Along with their cheques, the region's 24,000 welfare recipients will get a severe warning mailed out to them at the end of the month.

The message is that if they defraud the government, they could be cut off from social assistance forever.

Carol Huriy says, "It's like an accusation."

Huriy has been on social assistance for 10 months. She doesn't appreciate the new plan.

"Then to have something like this thrown into your face constantly, over and over again, on the news, on the cheques, on everything. (The government keeps saying) 'We're going to prosecute fraud. We're going to prosecute fraud.' Well fine. Prosecute fraud, but leave me the hell alone," say Huriy.

She and her two children live on $463 a month.

As of April 1, the Harris government moves to zero tolerance for welfare fraud.

Dick Stewart runs the region's $245 million social assistance program.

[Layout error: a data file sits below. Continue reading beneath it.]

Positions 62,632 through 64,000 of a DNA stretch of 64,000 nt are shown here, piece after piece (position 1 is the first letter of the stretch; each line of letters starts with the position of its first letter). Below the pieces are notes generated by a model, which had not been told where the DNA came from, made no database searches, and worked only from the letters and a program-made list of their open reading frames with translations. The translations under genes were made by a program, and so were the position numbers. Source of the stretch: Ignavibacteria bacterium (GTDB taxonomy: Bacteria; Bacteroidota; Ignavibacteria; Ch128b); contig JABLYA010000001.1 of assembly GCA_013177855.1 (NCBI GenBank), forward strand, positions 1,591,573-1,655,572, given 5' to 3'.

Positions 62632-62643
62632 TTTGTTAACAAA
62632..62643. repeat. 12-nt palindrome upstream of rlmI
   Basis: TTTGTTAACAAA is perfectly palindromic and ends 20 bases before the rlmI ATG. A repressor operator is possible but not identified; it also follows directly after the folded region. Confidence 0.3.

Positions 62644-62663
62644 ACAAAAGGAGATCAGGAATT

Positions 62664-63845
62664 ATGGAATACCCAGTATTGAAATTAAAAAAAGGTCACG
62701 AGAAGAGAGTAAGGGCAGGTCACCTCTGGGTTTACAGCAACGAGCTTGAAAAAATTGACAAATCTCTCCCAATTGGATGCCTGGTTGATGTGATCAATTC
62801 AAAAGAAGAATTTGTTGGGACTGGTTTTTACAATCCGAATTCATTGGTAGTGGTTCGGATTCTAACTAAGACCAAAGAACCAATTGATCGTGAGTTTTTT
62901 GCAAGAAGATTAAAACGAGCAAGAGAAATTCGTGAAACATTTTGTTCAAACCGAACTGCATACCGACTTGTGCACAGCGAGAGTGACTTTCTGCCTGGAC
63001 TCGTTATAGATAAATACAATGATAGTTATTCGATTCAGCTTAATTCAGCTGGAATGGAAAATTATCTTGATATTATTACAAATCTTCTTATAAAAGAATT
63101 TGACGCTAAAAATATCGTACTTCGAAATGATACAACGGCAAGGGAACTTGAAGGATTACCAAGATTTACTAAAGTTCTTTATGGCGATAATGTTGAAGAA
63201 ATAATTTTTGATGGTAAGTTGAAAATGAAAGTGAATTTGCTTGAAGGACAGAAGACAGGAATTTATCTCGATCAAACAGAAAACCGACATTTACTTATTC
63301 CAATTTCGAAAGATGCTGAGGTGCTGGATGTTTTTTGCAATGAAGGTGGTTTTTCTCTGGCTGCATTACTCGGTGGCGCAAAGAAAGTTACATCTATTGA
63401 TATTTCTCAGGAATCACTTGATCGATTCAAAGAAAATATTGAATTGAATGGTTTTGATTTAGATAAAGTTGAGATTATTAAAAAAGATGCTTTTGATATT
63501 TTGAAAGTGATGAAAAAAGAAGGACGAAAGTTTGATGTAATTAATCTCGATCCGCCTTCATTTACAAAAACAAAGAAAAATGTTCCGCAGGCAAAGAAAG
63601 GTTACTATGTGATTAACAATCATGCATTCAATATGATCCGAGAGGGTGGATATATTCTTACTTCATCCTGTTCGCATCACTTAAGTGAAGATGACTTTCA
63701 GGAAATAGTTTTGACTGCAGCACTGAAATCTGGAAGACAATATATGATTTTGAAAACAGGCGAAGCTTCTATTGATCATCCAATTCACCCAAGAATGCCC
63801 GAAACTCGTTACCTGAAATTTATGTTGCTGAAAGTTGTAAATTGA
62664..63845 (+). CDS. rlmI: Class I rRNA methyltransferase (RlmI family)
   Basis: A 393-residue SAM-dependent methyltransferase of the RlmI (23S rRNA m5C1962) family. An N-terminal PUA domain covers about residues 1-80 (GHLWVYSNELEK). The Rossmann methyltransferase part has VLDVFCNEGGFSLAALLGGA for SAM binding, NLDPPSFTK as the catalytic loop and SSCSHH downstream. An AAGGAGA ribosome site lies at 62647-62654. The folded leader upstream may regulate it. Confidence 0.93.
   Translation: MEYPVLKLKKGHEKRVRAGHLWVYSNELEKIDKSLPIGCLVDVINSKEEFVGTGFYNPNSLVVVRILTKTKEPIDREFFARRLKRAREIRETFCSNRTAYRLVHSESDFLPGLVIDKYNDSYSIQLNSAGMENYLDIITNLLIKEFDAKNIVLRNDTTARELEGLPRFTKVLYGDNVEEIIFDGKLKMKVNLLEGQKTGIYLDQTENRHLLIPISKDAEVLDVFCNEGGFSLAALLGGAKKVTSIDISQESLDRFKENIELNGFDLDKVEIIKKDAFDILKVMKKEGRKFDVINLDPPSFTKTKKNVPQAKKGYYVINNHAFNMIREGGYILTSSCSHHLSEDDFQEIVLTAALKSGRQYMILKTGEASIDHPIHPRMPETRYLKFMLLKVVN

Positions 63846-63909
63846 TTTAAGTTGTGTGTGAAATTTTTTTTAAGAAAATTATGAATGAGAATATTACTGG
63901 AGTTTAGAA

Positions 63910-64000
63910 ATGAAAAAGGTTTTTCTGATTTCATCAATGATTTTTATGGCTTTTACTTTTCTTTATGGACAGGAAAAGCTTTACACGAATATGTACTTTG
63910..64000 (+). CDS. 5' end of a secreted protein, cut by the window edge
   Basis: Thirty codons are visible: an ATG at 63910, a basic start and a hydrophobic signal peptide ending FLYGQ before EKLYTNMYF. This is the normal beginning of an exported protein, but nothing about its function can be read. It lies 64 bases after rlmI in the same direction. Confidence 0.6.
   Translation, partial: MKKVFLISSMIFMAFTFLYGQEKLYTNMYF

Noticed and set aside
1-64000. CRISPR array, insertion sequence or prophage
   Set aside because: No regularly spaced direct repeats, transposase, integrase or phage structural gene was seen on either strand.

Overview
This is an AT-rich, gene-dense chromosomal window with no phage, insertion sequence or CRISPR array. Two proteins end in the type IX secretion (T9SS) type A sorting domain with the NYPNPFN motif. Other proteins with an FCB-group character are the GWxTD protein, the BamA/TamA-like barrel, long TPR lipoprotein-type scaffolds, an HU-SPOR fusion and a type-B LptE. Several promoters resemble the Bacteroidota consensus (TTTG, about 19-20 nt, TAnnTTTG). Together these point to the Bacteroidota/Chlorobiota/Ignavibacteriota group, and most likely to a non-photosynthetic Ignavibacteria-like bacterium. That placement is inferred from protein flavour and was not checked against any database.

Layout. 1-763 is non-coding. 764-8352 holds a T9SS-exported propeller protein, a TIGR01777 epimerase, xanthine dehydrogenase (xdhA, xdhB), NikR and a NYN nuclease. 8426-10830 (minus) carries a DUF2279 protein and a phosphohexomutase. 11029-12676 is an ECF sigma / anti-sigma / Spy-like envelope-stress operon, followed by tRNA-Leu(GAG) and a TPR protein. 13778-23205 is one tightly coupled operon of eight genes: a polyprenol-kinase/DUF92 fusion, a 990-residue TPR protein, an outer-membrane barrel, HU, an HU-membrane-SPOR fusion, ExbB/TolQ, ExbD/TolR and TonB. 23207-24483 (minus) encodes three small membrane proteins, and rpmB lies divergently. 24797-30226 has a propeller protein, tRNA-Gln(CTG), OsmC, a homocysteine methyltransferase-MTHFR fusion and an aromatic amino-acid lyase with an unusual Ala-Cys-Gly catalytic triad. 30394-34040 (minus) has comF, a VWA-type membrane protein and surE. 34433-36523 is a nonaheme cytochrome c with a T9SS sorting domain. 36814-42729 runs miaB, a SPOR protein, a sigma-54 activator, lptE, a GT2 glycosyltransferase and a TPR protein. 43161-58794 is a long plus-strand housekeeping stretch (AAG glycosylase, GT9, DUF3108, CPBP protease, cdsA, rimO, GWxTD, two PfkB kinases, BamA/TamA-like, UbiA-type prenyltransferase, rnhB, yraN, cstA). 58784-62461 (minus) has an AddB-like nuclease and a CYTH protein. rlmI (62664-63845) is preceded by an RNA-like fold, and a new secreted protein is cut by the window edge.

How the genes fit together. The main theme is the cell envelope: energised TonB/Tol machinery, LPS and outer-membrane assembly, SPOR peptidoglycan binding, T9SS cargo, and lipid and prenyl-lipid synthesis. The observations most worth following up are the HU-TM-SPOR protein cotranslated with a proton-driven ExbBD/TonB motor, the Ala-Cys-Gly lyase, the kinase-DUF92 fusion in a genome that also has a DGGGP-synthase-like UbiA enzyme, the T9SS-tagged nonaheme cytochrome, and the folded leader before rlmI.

He says, "Down the road I foresee some pretty desperate people. And desperate people do desperate things."

Stewart doesn't think the province needs to go this far.

He says, "In this region last year there were 59 convictions for social assistance fraud, as determined by the courts. So it's not a huge problem."

A spokesperson for the National Anti-Poverty Organization says the plan is simply mean-spirited.

"If the government of Ontario were really concerned about what happened to the citizens of this province, it wouldn't be attacking the poorest citizens. They'd be dealing with the crisis in health care. They'd be dealing with the crisis in public education."

Carol Huriy says most people aren't on welfare to commit fraud.

"Most people are on welfare because they have no choice. Anybody who's willing to live below the poverty level, not having enough money to feed your family .... You don't live on welfare. You survive on welfare," says Huriy.